The sounds recorded by a fine glass thread two miles underground has become music to the ears of drilling equipment providers such as Halliburton Co. (NYSE:HAL). Bloomberg reports that the technology provides the ability to hear inside a well and enables producers to fine-tune hydraulic fracturing, or fracking, the process that blasts underground rock with water, sand, and chemicals to free trapped oil and natural gas.
Glenn McColpin, director of reservoir monitoring at Halliburton’s Houston-based Pinnacle unit said, “Halliburton, the world’s largest provider of fracking services, is working on cataloging the combination of sounds that signal the perfect frack: an explosion, cracking rock, and eventually the gurgle of hydrocarbons seeping into the well bore.”
According to Bloomberg, once perfected, a computer will convert the sounds to a graph that will show how deeply and thoroughly cracks penetrate the rock surrounding the well, indicating the success of each frack stage. The longer and more numerous the cracks, the more oil and gas will flow.
“Our whole goal is to make the perfect frack every time,” McColpin said. “You’re spending millions of dollars pumping millions of gallons of fluid, and if you’re only getting a third of the rock, you’re getting a third of the production.”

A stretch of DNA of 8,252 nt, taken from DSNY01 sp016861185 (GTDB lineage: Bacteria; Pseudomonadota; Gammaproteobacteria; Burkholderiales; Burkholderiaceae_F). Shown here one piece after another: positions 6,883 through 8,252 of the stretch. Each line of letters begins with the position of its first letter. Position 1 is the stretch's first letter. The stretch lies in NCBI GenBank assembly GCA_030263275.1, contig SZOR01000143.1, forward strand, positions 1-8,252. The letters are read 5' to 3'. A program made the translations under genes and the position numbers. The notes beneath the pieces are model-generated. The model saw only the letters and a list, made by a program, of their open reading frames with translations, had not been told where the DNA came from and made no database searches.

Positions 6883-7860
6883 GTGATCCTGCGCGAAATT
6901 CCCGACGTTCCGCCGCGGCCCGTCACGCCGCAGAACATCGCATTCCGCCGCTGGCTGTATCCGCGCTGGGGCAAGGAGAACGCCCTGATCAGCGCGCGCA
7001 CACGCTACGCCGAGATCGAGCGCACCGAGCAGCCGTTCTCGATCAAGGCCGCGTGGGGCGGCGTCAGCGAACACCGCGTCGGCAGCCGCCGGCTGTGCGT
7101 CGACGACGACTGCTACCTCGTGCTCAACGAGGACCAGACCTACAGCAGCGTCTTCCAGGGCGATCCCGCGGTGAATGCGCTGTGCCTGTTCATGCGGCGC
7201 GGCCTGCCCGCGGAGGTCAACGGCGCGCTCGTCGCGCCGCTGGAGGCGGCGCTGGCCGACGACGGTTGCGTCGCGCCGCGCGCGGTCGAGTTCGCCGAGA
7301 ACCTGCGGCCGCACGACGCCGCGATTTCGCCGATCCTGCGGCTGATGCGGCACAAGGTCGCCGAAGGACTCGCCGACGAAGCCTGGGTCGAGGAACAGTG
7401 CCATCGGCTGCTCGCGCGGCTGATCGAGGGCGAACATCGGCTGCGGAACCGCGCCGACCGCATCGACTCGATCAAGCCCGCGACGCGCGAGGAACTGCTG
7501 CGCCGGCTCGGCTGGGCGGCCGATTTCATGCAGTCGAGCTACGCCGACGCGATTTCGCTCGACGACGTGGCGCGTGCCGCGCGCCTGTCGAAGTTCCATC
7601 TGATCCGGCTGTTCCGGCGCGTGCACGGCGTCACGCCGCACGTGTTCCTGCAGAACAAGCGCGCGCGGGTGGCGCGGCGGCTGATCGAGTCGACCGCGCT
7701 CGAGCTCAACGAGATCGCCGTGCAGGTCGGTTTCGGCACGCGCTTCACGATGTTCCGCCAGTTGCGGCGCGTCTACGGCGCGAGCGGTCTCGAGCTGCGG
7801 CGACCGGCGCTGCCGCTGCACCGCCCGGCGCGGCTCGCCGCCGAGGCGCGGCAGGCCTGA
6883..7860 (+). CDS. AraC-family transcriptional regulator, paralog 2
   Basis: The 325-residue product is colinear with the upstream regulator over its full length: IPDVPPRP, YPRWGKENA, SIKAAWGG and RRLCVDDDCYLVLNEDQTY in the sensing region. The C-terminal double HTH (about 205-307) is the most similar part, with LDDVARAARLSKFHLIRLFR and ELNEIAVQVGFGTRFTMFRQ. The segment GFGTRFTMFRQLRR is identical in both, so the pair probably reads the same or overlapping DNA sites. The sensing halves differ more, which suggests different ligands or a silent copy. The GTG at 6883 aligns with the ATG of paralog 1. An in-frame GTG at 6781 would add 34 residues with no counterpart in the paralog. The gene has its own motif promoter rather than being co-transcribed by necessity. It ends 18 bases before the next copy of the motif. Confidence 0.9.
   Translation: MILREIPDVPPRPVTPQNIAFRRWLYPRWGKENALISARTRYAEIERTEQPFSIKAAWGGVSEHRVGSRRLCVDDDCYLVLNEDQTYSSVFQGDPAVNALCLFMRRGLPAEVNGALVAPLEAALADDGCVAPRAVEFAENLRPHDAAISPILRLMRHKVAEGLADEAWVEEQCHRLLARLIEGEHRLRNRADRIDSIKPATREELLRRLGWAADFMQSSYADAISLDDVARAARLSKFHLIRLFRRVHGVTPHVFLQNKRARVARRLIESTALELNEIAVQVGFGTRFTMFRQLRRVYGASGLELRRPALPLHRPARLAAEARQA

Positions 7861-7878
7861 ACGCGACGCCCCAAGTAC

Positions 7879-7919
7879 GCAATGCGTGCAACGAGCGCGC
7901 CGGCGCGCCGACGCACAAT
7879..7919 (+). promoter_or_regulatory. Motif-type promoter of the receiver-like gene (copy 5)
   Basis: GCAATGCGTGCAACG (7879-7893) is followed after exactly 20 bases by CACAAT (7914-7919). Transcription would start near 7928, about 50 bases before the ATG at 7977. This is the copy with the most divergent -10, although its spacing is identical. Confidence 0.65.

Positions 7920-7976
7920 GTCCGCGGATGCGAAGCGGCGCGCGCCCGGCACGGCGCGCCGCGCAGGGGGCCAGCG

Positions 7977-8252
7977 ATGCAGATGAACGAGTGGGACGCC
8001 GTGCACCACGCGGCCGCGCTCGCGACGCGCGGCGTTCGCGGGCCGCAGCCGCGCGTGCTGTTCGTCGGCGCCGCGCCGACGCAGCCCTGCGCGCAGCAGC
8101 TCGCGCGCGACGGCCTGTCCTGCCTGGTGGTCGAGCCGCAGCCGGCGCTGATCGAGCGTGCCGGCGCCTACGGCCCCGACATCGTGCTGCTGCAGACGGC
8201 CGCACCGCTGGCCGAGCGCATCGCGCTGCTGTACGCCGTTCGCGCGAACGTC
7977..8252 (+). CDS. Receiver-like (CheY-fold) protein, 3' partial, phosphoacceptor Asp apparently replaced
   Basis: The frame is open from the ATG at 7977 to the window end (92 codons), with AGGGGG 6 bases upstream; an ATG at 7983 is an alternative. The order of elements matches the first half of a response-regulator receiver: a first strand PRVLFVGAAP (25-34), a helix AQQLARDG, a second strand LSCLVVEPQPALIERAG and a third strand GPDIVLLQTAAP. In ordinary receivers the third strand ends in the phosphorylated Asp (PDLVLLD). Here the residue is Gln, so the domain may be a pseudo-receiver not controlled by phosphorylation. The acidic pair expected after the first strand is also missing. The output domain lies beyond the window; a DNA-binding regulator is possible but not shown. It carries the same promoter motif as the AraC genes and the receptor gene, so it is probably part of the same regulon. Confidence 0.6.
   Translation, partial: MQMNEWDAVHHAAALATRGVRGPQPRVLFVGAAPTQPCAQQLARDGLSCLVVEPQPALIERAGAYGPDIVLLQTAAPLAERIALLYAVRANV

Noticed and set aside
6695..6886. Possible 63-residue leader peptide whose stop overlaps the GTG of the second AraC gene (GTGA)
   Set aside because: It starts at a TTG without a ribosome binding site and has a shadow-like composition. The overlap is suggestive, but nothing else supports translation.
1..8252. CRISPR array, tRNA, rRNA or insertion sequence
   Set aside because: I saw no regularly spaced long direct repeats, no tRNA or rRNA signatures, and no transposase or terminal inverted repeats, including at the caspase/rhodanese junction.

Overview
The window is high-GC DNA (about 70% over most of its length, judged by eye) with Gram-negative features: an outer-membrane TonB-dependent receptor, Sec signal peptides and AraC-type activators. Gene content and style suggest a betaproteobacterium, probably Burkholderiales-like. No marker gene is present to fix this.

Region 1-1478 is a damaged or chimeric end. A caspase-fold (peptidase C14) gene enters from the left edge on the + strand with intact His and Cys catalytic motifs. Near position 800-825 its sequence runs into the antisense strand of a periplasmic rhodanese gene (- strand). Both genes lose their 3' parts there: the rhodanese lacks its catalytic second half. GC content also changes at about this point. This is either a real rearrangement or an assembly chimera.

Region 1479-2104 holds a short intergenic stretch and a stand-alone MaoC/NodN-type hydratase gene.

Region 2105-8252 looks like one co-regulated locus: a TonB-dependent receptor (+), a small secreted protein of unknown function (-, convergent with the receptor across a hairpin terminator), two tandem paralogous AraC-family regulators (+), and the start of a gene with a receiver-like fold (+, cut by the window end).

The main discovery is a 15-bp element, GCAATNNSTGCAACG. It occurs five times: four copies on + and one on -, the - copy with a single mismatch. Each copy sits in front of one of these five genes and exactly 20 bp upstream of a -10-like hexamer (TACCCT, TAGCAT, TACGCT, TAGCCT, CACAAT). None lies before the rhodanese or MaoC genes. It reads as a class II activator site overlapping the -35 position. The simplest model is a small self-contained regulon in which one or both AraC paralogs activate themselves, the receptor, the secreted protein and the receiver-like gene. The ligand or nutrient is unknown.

“Our whole goal is to make the earth transparent,” McColpin added. “Now we’ve got a window into the well to see exactly what’s happening.”
Bloomberg reports that fracking has assisted U.S. oil production in reaching a 21-year high.
“We’re creating a new science,” said Magnus McEwen-King, managing director for OptaSense, a unit of the UK-based energy innovator Qinetiq Group Plc. “From an acoustic perspective, this is very much the start of what I think is going to be a revolutionary technology.”
While fracking is a relatively new tool for the oil production industry, U.S. submarines were using acoustic fiber-optic technology back in the late 1990s.